1. Eduardo Nunez
2. Alex Bregman
3. Andrelton Simmons
4. Manny Machado
5. Tim Beckham
6. Francisco Lindor
7. Javier Baez
8. Corey Seager
9. Wilmer Difo
10. Didi Gregorius

Alex Bregman continues to rake, having hit a stellar .341/.417/.805 with only two strikeouts since July 25. As Greg Jewett of Fantrax noted recently, there are reasons to buy into Bregman’s outburst as legitimate. Andrelton Simmons has quietly broken out offensively this season. Simmons makes contact at an elite rate, his ground ball rate has dropped four points, and his hard contact rate has jumped eight points, resulting in a slight power boost. Simmons pulls quite a few ground balls, making him susceptible to a lower batting average than his elite ability to avoid strikeouts would suggest, although his improved contact quality this season has manifested itself in a .025 point jump in his batting average. Simmons’ jump in contact quality and air balls have seemingly made him more of a power threat, as he has eclipsed double-digits in home runs for the first time in four years, and he has already set a career-high in stolen bases as well. Simmons does not have a single tool that jumps out (with the exception, of course, of his league-best glove), but he has developed into a well-rounded offensive player, making himself fantasy-relevant for the first time since his trade to Anaheim.


1. Eduardo Nunez
2. Giancarlo Stanton
3. Willson Contreras
4. Mike Trout
5. Lorenzo Cain
6. Justin Upton
7. Andrew McCutchen
8. Christian Yelich
9. Whit Merrifield
10. Manuel Margot

As noted earlier, Giancarlo Stanton has regained his place as the league’s best power hitter. Stanton’s last two weeks have seen him hit six home runs. His contact quality this season is actually down somewhat, as he has seemingly made the tradeoff of some power for an improved contact rate. Recently, however, Stanton has had the best of both worlds, making more contact and hitting for power. Stanton has as high a ceiling as nearly any player in baseball because of his power, and his cutting his strikeout rate by six points this season has enabled his top-of-the-scale raw power to play more consistently in games. Manuel Margot has hit .309/.316/.618 since July 25, although his peripheral statistics over that time are relatively uninspiring. Margot has benefited from an unsustainable line drive rate, and his soft contact rate sits above 30% recently. Altogether this season, Margot has proven a capable but unspectacular offensive player. His elite minor-league stolen base totals have not translated to the big leagues, he does not have elite power and his batted ball profile is lacking. In dynasty leagues, Margot is worth buying for his power and speed upside, but in redraft leagues, he is likely worth leaving on the waiver wire.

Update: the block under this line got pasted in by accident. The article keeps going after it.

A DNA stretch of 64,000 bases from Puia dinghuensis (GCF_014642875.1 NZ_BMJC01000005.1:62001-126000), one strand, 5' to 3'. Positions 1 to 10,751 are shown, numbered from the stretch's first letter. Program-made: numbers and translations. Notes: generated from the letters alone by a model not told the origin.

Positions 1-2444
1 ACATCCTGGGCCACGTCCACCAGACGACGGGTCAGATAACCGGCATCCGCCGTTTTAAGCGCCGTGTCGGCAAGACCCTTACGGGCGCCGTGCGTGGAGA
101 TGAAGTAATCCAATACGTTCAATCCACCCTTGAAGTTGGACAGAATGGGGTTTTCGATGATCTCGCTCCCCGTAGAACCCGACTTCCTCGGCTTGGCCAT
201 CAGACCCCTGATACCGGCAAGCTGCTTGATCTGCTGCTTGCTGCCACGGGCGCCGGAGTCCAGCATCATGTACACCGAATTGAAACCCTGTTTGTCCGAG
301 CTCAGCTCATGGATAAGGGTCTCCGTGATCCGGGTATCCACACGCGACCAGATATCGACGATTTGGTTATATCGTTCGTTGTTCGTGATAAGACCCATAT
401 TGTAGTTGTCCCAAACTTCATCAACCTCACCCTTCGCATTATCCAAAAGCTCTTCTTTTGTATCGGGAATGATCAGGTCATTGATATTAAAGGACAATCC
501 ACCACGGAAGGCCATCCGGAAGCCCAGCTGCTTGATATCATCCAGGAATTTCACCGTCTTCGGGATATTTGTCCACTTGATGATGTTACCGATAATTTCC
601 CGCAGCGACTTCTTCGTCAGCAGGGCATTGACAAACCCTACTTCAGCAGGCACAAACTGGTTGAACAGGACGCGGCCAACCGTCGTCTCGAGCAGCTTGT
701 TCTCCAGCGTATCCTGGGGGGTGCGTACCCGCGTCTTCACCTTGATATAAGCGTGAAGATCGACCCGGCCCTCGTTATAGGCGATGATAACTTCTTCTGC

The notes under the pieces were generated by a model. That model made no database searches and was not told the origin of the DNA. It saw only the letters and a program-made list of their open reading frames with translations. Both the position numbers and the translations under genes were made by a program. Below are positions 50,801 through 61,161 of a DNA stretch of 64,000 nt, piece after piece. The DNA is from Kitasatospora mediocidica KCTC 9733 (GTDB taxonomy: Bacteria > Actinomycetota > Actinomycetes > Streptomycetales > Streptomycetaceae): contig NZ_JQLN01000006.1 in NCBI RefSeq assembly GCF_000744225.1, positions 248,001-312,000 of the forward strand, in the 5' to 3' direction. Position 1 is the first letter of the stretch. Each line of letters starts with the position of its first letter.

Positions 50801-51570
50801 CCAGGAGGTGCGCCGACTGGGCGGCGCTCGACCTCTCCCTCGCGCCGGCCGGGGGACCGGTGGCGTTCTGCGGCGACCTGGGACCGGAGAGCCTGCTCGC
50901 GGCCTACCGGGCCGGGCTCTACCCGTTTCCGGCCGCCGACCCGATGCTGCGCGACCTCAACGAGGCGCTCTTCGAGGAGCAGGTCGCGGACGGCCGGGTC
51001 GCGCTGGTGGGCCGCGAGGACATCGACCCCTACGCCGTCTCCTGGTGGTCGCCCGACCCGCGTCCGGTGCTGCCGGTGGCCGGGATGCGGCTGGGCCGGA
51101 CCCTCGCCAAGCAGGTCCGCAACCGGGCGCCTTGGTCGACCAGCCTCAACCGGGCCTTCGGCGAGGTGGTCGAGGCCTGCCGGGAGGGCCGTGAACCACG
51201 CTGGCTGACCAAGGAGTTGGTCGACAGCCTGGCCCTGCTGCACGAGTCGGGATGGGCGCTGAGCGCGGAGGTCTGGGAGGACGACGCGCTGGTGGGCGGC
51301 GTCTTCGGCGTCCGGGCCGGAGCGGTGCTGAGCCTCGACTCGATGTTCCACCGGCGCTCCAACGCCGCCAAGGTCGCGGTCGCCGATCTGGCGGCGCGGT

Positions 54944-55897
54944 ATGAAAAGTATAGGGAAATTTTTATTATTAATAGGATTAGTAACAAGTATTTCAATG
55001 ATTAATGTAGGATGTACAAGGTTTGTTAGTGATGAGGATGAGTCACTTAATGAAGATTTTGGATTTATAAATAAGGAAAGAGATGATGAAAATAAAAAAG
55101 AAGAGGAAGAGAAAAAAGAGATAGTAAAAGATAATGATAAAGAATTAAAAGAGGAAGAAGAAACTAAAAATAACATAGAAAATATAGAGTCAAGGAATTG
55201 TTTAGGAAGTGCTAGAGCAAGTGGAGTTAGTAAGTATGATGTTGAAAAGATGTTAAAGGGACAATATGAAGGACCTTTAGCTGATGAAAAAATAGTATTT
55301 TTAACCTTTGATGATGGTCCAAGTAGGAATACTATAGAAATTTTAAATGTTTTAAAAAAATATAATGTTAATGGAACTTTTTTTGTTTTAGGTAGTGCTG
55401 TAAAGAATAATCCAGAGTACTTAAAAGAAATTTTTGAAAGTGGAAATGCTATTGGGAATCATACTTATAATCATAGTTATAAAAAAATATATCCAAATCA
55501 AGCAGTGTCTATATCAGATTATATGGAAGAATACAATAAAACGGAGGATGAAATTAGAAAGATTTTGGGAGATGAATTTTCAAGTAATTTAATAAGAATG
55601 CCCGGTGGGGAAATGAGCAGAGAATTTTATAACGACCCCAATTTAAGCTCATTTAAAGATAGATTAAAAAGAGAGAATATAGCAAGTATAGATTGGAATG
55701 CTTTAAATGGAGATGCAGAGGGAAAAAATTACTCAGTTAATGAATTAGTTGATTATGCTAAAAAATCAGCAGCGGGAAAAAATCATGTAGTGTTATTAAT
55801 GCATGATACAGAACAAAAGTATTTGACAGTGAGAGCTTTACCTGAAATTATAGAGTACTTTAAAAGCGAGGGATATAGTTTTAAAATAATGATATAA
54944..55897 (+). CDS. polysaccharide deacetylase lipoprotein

Starting Pitchers

1. Corey Kluber
2. Luis Severino
3. Chris Sale
4. Zach Davies
5. Charlie Morton
6. Dylan Bundy
7. Jeff Samardzija
8. Kenta Maeda
9. Jake Arrieta
10. Jimmy Nelson

Zach Davies’ recent run has been supported by an extraordinarily low BABIP, with a 15:5 strikeout-walk ratio solid but certainly not overpowering. Davies’ stuff is mediocre, but he is getting more run on his sinker than ever before this season, allowing him to induce ground balls at a career-high clip. Without a true out pitch and in a hitter’s haven, Davies is best deployed selectively, although his ground-ball tendencies and Milwaukee’s strong team offense give him a chance to accrue some wins. Dylan Bundy has also been the beneficiary of some fortunate ball-in-play results, although, unlike Davies, he has had strikeout stuff to back it up. Bundy’s two most recent starts have seen him allow only two runs with a 15:1 strikeout-walk ratio, although he has given up quite a few fly balls in that time, a dangerous game for an AL East pitcher. Both his slider and changeup are capable of generating whiffs, however, and his three-pitch mix and solid command make him a solid option moving forward, even if he will likely continue to be prone to the home-run ball because of a lackluster ground ball rate.

Relief Pitcher

1. Trevor Rosenthal
2. Brad Hand
3. Aroldis Chapman
4. Edwin Diaz
5. Craig Kimbrel
6. Hector Neris
7. Kenley Jansen
8. Fernando Rodney
9. Corey Knebel
10. Alex Colome

Each of the relief pitchers on this list has been propped up by high save totals. All seem safe bets to close for their teams moving forward, with team performance more important to their continued save totals than anything specific to the pitchers themselves.